The Common Quail, Coturnix
coturnix, is from the pheasant family Phasianidae of the order
Galliformes, gallinaceous birds. This quail breeds on open arable
farmland and grassland across most of Europe and Asia, laying
6-18 eggs in a ground nest. It is a strongly migratory bird, unlike
most of the gamebirds, and winters in Africa. It is a small (17
cm) rotund bird, essentially streaked brown with a white eyestripe,
and, in the male, a black chin. As befits its migratory nature,
it has long wings, unlike most typically short-winged gamebirds.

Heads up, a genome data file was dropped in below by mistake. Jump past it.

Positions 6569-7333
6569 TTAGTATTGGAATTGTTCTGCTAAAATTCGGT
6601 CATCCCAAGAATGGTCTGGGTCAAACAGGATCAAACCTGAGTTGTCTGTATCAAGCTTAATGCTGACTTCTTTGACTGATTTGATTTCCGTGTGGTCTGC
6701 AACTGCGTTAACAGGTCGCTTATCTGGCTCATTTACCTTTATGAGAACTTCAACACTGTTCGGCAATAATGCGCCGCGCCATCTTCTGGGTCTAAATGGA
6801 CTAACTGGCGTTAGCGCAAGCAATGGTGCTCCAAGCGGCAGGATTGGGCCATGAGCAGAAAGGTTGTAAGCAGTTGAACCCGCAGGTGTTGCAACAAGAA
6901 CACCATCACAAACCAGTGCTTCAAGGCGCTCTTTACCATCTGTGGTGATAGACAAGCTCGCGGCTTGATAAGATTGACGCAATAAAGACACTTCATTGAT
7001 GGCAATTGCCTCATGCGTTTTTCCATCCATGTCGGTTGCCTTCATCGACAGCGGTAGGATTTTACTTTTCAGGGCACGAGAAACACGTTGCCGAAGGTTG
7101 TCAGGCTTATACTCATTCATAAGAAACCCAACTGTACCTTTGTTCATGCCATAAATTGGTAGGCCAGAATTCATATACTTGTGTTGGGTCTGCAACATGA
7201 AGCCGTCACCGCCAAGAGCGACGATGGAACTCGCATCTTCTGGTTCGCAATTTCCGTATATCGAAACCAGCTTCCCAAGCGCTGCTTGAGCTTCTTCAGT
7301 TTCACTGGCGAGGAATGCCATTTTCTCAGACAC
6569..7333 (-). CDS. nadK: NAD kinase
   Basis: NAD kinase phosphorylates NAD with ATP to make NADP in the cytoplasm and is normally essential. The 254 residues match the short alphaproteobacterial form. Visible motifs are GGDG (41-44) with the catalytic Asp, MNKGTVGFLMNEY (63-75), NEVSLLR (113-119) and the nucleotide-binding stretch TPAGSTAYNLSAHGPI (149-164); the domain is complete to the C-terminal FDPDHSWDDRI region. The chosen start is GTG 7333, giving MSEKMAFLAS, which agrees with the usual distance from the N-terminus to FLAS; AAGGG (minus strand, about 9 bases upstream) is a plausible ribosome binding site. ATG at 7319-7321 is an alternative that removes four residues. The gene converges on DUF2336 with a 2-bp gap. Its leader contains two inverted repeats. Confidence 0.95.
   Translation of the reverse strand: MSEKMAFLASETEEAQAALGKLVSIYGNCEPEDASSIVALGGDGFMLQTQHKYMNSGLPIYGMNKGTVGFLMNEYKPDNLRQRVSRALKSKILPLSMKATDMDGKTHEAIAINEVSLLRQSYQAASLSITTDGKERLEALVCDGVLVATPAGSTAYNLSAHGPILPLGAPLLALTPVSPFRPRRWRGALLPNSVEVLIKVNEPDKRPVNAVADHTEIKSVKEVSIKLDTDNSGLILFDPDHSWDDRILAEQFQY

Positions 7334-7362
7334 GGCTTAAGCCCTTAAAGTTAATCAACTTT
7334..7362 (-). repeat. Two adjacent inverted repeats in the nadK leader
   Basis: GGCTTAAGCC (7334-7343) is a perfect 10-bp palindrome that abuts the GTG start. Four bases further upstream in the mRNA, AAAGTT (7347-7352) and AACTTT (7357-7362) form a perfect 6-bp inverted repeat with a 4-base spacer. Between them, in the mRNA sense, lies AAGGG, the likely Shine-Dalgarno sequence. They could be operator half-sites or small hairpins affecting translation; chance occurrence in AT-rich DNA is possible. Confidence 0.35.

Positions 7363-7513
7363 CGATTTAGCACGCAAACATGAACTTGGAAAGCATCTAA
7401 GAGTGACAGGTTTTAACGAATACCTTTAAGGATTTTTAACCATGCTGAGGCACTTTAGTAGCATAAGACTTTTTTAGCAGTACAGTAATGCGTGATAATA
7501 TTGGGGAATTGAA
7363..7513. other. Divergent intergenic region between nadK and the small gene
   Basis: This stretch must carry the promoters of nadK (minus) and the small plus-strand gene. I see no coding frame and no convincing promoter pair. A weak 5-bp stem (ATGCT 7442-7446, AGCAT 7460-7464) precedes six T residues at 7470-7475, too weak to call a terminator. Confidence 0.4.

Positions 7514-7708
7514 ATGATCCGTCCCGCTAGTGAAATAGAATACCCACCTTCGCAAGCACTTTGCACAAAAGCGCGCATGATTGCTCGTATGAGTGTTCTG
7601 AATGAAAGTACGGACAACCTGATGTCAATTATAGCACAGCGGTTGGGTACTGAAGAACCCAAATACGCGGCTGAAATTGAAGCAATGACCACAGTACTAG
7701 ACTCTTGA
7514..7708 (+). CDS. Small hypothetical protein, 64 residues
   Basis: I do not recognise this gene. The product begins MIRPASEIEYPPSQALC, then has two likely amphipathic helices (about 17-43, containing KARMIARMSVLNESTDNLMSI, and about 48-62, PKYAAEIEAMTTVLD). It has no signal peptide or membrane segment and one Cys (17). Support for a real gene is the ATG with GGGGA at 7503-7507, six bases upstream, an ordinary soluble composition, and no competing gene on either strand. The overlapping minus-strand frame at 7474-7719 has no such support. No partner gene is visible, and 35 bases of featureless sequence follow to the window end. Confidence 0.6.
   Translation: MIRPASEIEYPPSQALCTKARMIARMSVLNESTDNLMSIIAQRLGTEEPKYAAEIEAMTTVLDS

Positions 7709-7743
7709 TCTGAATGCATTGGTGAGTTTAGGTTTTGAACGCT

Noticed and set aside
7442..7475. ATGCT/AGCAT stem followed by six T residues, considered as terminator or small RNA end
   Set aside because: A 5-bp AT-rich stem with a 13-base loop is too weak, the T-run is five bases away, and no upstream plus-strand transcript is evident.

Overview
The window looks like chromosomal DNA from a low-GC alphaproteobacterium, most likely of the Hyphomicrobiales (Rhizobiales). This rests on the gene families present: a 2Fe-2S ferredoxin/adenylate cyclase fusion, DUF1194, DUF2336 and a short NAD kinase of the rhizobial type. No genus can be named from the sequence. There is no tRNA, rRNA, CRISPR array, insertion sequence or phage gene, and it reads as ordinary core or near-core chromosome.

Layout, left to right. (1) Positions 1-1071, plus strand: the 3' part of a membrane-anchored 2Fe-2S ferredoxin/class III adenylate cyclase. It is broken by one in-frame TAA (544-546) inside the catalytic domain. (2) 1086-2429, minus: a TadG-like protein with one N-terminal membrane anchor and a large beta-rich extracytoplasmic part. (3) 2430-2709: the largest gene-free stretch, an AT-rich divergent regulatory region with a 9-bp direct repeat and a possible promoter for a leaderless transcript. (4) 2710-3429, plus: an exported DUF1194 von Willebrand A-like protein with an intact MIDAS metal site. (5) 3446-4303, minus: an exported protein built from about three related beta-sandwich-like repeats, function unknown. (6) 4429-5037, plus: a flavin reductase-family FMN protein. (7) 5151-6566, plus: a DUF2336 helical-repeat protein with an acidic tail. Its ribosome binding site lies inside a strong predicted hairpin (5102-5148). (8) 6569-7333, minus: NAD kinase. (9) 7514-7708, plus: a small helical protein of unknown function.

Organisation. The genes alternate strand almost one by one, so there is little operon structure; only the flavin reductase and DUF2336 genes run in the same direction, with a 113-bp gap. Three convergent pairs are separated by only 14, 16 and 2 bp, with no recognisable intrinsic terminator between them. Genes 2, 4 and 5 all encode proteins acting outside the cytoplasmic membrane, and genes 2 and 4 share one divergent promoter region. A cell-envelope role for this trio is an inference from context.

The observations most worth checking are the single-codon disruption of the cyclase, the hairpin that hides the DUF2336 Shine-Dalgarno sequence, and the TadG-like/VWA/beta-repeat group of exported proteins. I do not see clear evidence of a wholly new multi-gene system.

This is a terrestrial species, feeding on seeds and insects on
the ground. It is notoriously difficult to see, keeping hidden
in crops, and reluctant to fly, preferring to creep away instead.
Even when flushed, it keeps low and soon drops back into cover.
Often the only indication of its presence is the distinctive "wet-my-lips"
repetitive song of the male. It
is heavily hunted as game on passage through the Mediterranean